Firenze, a Tuscan city of abundant beauty, art, food, and culture — a “must see” when it comes to exploring Italy. Growing up in a New York, Italian family, I was always curious about Italy and where many of my ancestors came from. Most of my great grandparents on my mother’s side of the family were born in Italy before coming to America. My mother would tell me stories about them (they all passed before I was born), how they spoke mostly Italian at home, and passed down their traditions and heritage. Italy was always on the top of my bucket list, and it ended up being my first trip to Europe. Florence is a city I will never tire of. I made my first visit there in August, 2015 with my now husband. I returned the following summer with my mom and brother, and loved soaking up the city again, through their eyes. Recently, my husband and I took a day trip to Florence (it’s easy to get there by train from Bologna, Pisa, and Rome, so if you are visiting one of those cities, it is definitely worth the detour!). Almost immediately upon exploring Florence, you are greeted with views of the Duomo, as all roads seem to lead towards that direction. The Duomo, also known as Cathedral of Santa Maria del Fiore, was completed in 1436. The famous “dome” was designed by Brunelleschi and you can climb all 463 steps to the very top! The Cathedral is absolutely stunning with pastel pink and green hues in the marble on the outside, and I highly recommend the tour inside and climbing the steps to the top. You will be rewarded with views of the city, not to mention the tour of the impressive cathedral. It’s always a good idea to prebook excursions in Italy, and sometimes you have the option to “skip the line” (which is well worth it in my opinion).We booked our tickets for the Duomo through the website:
Up close view of Brunelleschi’s Dome. If you look closely, you can see the people on the top.
Another “must see” in Florence is Michelangelo’s “David”. The statue and other magnificent works of art are on display at the Galleria dell’Accademia. I recommend booking online ahead of time, so you skip the line (or queue, as the Brits say). You can book a ticket for a specific entrance time on their website. My mom and I went when it first opened and then had the rest of the day to explore Florence. Keep in mind when planning your visit, that the museum is closed on Mondays.
If shopping is your thing, you will be very happy in Florence! In addition to high end shops such as Gucci, Prada, Tiffany, Valentino, Louis Vuitton, Ferragamo, Armani, and dozens of other stores and boutiques that I can’t afford but love to browse! If you are on a normal budget, like myself, there are still plenty of options, particularly if you are looking for a new leather purse! The Mercato di San Lorenzo is your best bet for purses, belts, leather goods, and various other gifts and trinkets from Italy. In addition to the market, there is an assortment of gift shops and souvenir shops, as well as the famous Ponte Vecchio Bridge shop!
You can’t go to Italy without drinking wine, right? Right. Finding the perfect “wine experience” for you will take a little planning and research, and depends on your interests as well as the amount of time you have in Florence. There are all day, and even multi day winery trips available, that take you out in the Tuscan region. There are shorter options, such as a half day tour or even a city wine tasting. Each time we’ve been in Florence, it’s only been for a day or two. On our first trip to Florence, we combined wine with biking — two of my passions, it was perfect! We booked a half day bike tour (ie: about ten miles on a mountain bike, no cycling gear required) that stopped at a local vineyard in Tuscany. Not only did our ride out of town spoil us with amazing views of Florence and the Tuscan countryside, but our stop at the local vineyard included a tour, and wine and food pairings. It was the perfect day for us as we wanted to visit a local Chianti vineyard, but also love to be active and didn’t want to spend an entire day drinking wine. Side note: we discovered we LOVE Chianti, particularly Chianti Classico while on this trip.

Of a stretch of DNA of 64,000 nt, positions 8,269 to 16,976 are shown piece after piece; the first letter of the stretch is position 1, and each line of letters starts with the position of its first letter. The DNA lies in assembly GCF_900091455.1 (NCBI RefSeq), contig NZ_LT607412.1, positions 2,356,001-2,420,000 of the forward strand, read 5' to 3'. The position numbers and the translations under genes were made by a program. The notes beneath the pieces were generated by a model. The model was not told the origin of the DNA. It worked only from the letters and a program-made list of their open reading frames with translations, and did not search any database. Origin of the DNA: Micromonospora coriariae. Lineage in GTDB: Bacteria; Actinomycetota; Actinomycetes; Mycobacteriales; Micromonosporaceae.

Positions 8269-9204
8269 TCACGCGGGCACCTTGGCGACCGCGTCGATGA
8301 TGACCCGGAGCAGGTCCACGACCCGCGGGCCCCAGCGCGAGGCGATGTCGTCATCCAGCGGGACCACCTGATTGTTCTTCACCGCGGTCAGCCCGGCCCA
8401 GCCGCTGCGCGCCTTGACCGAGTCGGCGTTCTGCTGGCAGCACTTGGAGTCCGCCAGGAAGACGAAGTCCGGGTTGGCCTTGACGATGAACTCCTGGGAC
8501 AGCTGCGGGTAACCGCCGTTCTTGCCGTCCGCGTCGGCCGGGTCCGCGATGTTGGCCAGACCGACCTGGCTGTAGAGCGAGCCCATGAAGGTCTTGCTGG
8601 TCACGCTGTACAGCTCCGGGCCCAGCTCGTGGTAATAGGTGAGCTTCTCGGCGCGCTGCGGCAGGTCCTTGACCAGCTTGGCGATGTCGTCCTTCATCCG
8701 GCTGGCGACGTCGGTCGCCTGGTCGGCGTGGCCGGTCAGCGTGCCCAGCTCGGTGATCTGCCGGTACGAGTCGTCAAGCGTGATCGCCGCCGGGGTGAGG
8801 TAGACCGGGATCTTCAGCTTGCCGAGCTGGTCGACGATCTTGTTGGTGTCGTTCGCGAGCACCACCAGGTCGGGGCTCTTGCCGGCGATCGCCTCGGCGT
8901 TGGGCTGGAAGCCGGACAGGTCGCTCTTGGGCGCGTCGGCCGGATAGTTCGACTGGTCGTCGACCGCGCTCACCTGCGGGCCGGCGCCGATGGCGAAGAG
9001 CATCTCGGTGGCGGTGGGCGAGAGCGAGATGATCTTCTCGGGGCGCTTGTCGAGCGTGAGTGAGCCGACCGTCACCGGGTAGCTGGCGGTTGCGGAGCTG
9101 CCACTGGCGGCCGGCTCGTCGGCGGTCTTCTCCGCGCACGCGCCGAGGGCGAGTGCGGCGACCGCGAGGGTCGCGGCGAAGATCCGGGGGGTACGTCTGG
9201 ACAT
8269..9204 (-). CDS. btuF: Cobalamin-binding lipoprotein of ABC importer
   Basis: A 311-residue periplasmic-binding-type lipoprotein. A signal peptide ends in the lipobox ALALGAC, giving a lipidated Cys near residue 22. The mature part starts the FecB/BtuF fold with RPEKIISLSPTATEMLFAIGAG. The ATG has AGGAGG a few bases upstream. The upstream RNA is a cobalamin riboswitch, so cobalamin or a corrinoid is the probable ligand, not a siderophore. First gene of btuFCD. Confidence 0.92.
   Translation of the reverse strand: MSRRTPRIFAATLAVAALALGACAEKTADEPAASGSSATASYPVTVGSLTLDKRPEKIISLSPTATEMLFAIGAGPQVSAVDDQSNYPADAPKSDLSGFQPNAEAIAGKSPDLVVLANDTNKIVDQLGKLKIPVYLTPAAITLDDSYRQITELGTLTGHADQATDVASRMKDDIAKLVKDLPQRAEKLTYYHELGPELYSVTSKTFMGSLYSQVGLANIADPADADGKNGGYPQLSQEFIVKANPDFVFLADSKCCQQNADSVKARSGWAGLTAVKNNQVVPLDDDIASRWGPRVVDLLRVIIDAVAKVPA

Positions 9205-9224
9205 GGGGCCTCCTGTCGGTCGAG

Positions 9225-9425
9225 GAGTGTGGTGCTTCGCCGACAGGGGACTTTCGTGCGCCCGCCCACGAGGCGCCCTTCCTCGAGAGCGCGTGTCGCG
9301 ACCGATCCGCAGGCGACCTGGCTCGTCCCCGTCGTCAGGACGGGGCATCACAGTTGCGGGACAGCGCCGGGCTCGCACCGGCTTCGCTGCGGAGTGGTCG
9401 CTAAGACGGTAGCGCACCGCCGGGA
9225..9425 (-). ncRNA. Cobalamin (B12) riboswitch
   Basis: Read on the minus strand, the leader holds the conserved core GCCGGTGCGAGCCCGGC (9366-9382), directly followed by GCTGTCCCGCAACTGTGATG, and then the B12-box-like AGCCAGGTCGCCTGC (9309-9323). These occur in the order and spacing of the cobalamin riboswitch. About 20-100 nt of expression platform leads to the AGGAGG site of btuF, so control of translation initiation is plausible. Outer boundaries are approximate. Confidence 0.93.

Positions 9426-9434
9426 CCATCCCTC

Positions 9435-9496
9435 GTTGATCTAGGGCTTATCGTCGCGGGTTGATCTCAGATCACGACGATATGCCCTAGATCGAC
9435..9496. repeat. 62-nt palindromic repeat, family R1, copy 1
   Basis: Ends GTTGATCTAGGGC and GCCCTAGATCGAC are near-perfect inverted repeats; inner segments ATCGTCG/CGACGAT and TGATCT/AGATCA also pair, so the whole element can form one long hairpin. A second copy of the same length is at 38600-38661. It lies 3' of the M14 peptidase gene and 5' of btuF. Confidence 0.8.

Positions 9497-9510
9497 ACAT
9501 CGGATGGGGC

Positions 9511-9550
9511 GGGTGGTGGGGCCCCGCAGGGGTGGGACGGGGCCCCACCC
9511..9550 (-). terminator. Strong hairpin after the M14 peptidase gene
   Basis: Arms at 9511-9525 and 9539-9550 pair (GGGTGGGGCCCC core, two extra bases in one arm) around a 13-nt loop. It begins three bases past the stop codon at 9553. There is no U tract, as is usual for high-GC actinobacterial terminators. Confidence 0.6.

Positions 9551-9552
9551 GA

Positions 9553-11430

Of course you can’t visit Italy without talking about the FOOD! I come from one of those Italian families that you see in facebook memes where the table is covered in food (and someone is always telling you to eat more). I thought I’d tasted authentic Italian food before in NY, but nothing compares to the homemade pastas, sauce, and desserts in Italy. As with any tourist city, the closer you are to the action, the more touristy the restaurant. As a general rule, do not eat in a restaurant right next to a main tourist attraction or on the main Piazza. The best restaurants are found in the small alleys, and certainly do not have people standing outside trying to usher you in. In Florence, if you cross over the river, you will find many delightful trattorias and cafes where local Italians enjoy eating. On all three trips to Florence, I’ve enjoyed eating in Piazza Santo Spirito – my favorite being Osteria Santo Spirito. This place is always busy and booking is recommended, particularly if you are there during the busy summer season. If you can’t get in Osteria Santo Spirito, I’ve also had a great meal (and great charcuterie plate) at Ristorante Borgo Antico. After you’re done eating, be sure to wash it all down with gelato! There are so many places to choose from, do yourself a favor and eat gelato at least two a day. I’m a sucker for Hazelnut, but I did have a pear and marscapone gelato that was literally the best sweet thing I’ve ever eaten.
While there is so much to see in Florence, it’s also important to pencil in a few hours for aimless wandering and soaking in all the marvels the city has to offer. The architecture, the culture, the views — all will leave you wanting a second (or third) trip back! Enjoy some scenes from Florence!
Sooooo, when are you heading to Italy?!?